The Knave and the Maiden
Many books feature characters who remind us of ourselves or of people we know. They think like us (even if they are, in fact, wearing the garb of another era) and they act much like us. Every now and again, though, an author does a truly excellent job of creating a different world and filling that world with people who really belong to it. In her debut novel, Blythe Gifford has done just that.
The novel is set in 1357 England, a time of intense dislocation in European society. The Black Death is still a matter of recent memory from which England (and other countries, for that matter) has yet to recover. The plague killed so many that it upset the usual order of Medieval life, with the Church losing many of its nuns, clergy, and sources of funding, and the nobility losing many of its laborers. On top of all this domestic upheaval, England is embroiled in the Hundred Years’ War.
Against this backdrop, the mercenary knight Garren returns to the home of his friend William, Earl of Readington. Unwillingly nicknamed The Saviour by those who believe his saving of William’s life while fighting in France is a sign of a miracle or a divine power, Garren is extremely skeptical about religion. It is his loyalty to the critically ill William – as well as a wish to pray for his friend’s recovery – that leads Garren to become a reluctant pilgrim to the shrine of the Blessed Larina in order to deliver a message from William to the monk who guards the shrine.
The prioress of the nearby convent gives Garren a third pilgrimage assignment shortly before his departure, further strengthening his jaded attitude toward faith and religion. The Reverend Mother hires Garren to take one of her novices to the Shrine and, in order to prevent the girl from taking her vows, deflower her. Without meeting the victim, Garren eventually accepts. This is a development that may make many cringe, but which for me seemed to be written and used well throughout the story.
Domenica, the novice in question, is an orphan who was raised by the convent. Naïve and almost blindly convinced that God has a place for her, she is certain that the Blessed Larina will reaffirm her belief that she is meant to be a nun. After meeting and traveling with Domenica, Garren comes to realize that she truly is as good as she seems and he cannot bring himself to ruin her. Instead, he finds himself wanting to believe in something good again.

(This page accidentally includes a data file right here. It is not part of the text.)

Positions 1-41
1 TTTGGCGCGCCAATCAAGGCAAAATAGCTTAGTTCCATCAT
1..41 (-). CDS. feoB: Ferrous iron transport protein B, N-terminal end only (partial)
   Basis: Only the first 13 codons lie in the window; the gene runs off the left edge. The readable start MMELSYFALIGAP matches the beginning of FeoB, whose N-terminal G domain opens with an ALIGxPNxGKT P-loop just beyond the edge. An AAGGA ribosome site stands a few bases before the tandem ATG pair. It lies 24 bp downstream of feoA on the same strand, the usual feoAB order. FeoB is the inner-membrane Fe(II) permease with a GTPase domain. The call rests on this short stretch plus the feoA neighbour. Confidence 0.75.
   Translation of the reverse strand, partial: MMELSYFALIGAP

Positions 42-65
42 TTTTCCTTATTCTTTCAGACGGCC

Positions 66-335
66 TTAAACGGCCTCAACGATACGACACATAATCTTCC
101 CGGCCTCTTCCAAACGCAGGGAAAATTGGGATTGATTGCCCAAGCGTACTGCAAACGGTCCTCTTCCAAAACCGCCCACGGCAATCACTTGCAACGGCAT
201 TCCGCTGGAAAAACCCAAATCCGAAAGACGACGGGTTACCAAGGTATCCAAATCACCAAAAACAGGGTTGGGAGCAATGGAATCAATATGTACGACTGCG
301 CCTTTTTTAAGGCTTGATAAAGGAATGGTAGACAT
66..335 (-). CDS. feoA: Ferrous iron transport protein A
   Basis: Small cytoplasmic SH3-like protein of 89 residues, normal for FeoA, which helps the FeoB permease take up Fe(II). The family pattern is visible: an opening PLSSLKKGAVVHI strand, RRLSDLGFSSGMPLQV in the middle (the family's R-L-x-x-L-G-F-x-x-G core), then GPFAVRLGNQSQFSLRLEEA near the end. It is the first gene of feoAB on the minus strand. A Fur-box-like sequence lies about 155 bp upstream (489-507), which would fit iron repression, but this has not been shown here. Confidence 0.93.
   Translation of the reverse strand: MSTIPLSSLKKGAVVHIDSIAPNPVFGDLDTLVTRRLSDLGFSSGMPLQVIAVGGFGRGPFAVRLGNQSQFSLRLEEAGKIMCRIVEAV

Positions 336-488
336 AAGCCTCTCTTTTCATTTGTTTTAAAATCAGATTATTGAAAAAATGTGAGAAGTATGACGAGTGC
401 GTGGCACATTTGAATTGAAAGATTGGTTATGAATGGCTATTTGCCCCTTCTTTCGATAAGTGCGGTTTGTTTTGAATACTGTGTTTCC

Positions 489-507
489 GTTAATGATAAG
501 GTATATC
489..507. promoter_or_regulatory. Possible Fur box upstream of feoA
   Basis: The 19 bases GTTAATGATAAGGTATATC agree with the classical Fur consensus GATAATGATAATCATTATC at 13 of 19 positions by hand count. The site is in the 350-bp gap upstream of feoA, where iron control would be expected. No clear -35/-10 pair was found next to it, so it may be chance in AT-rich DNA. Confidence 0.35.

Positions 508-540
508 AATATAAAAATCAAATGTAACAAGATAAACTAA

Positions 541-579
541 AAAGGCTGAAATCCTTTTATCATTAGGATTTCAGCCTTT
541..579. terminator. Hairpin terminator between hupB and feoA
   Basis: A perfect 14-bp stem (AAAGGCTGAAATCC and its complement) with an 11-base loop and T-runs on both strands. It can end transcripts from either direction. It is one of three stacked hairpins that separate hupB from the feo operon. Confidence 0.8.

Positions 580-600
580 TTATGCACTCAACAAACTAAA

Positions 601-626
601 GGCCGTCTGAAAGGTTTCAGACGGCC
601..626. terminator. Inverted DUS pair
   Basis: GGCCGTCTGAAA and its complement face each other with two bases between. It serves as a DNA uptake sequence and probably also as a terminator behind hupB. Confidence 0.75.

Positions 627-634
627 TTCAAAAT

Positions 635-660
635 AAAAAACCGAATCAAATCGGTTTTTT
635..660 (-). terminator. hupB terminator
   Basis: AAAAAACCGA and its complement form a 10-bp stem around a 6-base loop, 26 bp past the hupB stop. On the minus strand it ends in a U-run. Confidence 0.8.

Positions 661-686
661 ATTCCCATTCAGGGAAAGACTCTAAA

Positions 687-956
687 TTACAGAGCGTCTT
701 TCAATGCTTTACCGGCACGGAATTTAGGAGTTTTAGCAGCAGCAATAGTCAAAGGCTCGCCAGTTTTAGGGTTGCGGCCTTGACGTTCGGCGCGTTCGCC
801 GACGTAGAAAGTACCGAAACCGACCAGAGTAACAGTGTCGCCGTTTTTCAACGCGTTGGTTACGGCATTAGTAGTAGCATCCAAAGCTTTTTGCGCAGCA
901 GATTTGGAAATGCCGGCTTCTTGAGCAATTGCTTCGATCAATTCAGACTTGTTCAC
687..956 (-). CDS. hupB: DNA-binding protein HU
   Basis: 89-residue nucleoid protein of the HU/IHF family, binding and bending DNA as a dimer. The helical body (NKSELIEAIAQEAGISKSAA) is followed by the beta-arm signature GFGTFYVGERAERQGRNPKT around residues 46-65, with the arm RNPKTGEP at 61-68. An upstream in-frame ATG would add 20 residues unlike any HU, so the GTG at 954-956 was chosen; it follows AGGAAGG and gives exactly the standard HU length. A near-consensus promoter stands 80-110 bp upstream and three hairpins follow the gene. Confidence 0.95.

The characters in this novel are different than any characters I have met in a long time. Domenica and Garren really do seem to be products of their time and place in history. At times Domenica can seem a little too goody-goody, but her naïveté is ultimately very believable given her life as a convent-raised young woman in rural England. Her earnestness is refreshing and real and her effect on Garren is wonderful.
The secondary characters in this novel are an interesting bunch, too. The prioress is not a caricature of evil, but rather a worldly, jaded politician trying to preserve her place in an increasingly insecure world. The pilgrims are also, for the most part, an interesting and motley assortment. They come from different stations in life and almost all of them at some point show the reader who they are and why they might be making this journey. In some characters, most notably the serial widow, it seems the author is paying homage to Chaucer’s Canterbury Tales and this adds a bit of comic relief to what is primarily a sweetly melancholic tale.
This novel could have been an amazing read were it not for the suspense subplot thrown into it. Garren’s deal with the prioress throws a series of events into motion that ultimately culminates in an unnecessary and rather clumsily rendered suspense plot. This, combined with an over-the-top subplot involving a nun from the convent, were the main flaws that made this book a little jarring for me at times, especially towards the end.
Even so, The Knave and the Maiden remains a good debut. Bringing fourteenth century England to life with its myriad religious, social, and political upheavals is no easy task. To accomplish this without ever once embedding a history lecture in the text is truly amazing. Despite the rough spots, the setting and many of the characters in this novel will remain with me and I am curious to see what this author will do in the future.